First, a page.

Item: We give and bequeath to our beloved superintendent, Prof. Reed, the task of running the school without our valuable aid and help and without the inspiration we gave him in his work.
Item: We give and bequeath to Whitesburg High School, as a whole, the tradition of senior sweaters. In years to come, when you who are now freshmen are proudly wearing senior sweaters, we trust you will remember what we of the class of ’45 underwent in order that this senior privilege might be had.
Item: We give and bequeath to the junior class all such persons as we were not able to keep pace with such brilliant students as compose the majority of our class, trusting that the junior class may be able to hold firmly to them and steer them firmly next year through the gates of Commencement.
Item: The following list of articles we leave generously to the class of ’46: 1st: Our seats in classrooms and chapels. May they endeavor to fill them as advantageously, as promptly, and satisfactorily as we have done. 2nd: Our senior dignity. May they uphold it always, with all seriousness and gravity, endeavoring to realize its vast importance, in spite of their natural light-mindedness and irresponsibility. 3rd: Any stubs of pencils, erasers, or scraps of paper that we may have left behind us in the excitement and haste of graduation.
Item: Again, we give and bequeath to our beloved faculty all the amazing knowledge and startling information that we have furnished them from time to time in our various examination papers. We know that much which we have imparted to them in this way must have been entirely new to them, such as the fact that George Rodgers Clark invented the Clark candy bar and other notable discoveries which could have come only from the dark recesses of our brilliant minds. We trust the faculty will feel at perfect liberty to make use of all such bits of wisdom for the education of classes to come after us. This, of course is left entirely to their personal discretion,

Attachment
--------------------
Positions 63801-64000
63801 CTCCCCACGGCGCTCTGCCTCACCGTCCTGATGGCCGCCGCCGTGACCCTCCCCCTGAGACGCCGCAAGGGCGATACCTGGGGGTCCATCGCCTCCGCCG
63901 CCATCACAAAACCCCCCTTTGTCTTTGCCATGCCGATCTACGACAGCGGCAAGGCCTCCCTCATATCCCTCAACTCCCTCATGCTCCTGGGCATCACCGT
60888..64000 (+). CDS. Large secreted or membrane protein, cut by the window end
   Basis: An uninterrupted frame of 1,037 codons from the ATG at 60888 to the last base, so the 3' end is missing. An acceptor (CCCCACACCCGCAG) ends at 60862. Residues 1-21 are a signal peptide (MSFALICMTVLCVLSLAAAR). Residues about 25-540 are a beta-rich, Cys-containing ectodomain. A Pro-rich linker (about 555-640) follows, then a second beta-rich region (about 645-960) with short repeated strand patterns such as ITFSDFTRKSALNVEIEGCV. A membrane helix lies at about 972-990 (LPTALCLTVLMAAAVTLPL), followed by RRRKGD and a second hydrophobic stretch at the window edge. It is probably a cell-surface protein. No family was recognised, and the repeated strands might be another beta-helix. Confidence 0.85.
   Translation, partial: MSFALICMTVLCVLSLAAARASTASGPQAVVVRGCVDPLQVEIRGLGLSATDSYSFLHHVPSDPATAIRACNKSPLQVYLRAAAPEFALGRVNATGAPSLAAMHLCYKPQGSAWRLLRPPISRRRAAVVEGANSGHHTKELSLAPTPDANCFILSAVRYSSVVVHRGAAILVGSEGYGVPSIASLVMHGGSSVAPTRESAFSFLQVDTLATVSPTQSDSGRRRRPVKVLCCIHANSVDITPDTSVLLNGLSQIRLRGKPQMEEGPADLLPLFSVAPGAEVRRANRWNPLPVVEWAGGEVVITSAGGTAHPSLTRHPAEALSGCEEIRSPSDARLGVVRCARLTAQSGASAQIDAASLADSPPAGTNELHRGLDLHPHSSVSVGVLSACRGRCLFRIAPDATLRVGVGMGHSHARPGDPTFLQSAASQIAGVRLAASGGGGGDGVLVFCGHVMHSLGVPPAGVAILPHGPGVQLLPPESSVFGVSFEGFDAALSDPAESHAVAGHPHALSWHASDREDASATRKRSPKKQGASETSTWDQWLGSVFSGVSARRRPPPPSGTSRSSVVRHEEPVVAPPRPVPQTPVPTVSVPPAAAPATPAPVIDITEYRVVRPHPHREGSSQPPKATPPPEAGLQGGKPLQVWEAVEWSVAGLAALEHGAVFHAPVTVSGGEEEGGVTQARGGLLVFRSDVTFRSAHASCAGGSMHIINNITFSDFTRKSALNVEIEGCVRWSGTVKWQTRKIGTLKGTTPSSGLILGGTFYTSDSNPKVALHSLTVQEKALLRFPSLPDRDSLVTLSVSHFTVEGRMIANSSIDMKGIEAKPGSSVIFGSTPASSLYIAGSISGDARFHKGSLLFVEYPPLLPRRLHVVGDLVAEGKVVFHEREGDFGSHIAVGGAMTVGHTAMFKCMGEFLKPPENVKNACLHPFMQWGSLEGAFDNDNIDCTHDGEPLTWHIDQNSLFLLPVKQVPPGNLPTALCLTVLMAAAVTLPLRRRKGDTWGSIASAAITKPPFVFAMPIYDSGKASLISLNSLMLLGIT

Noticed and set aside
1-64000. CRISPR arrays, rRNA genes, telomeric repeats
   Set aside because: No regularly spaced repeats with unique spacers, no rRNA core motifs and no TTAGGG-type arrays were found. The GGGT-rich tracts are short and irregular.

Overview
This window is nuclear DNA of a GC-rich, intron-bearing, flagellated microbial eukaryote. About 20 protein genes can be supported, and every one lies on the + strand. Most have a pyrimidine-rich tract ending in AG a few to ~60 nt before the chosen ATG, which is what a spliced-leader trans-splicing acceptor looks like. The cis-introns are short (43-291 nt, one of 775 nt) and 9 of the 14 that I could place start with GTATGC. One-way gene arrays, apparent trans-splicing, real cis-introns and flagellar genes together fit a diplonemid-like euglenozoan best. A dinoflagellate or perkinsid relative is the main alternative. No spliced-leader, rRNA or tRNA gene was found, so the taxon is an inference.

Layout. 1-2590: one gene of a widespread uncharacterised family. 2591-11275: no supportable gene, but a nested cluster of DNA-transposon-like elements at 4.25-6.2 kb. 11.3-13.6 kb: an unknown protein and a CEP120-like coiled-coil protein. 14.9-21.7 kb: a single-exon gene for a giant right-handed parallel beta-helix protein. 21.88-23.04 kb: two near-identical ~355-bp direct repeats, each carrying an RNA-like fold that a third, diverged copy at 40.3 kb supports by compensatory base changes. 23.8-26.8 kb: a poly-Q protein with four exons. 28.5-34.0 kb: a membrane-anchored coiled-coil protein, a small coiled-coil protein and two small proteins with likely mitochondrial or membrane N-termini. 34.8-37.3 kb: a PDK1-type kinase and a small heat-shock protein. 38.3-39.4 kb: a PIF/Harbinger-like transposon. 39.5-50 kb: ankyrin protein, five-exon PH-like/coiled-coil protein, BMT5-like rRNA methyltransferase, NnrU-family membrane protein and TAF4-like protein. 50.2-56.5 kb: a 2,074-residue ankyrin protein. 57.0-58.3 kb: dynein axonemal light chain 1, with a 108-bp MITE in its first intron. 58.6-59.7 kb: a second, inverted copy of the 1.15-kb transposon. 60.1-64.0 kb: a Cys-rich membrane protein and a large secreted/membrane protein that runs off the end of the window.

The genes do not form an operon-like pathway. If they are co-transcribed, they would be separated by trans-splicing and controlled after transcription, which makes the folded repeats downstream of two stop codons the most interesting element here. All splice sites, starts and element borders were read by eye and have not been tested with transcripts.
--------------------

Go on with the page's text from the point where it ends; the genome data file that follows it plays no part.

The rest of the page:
Item: The following may seem but trifling bequeaths but we hope they may be accepted, not as worthless things, but as valuable treasures, because we give them from the generosity and the thoughtfulness of our hearts.
1. To Ruby June Adams, Abraham lovingly leaves his heart — hinting for hers in return.
2. To Ann Hays, Margaret Rose leaves her treasured comb, knowing that with Ann it will carry on its distained duty.
3. To Dimple Caudill, whom she knows it will benefit, Marion leaves her domestic ambitions.
4. Knowing her figure to be the envy of the Whitesburg student body, Emma Carolyn generously leaves it to Fred McCray.
5. Jeanette Collins has a knack for punctuality. In the face of gravest danger she always manages to get to school not less than 30 minutes late. We seniors can never forget her blooming voice as she came in the door panting, “Now, Miz Day, I left home at 15 ‘til 8 and came up Ratrow a-singing at the top of my voice, to keep ‘em from throwing dishwater on me.” Realizing her great talent and discovering one who is in great need of it, Jeanette obligingly leaves it to Phil Holstein.
6. Charlotte, retaining only enough for her personal use, leaves the rest of her appeal to men to be distributed evenly among the female members of the class of ’46.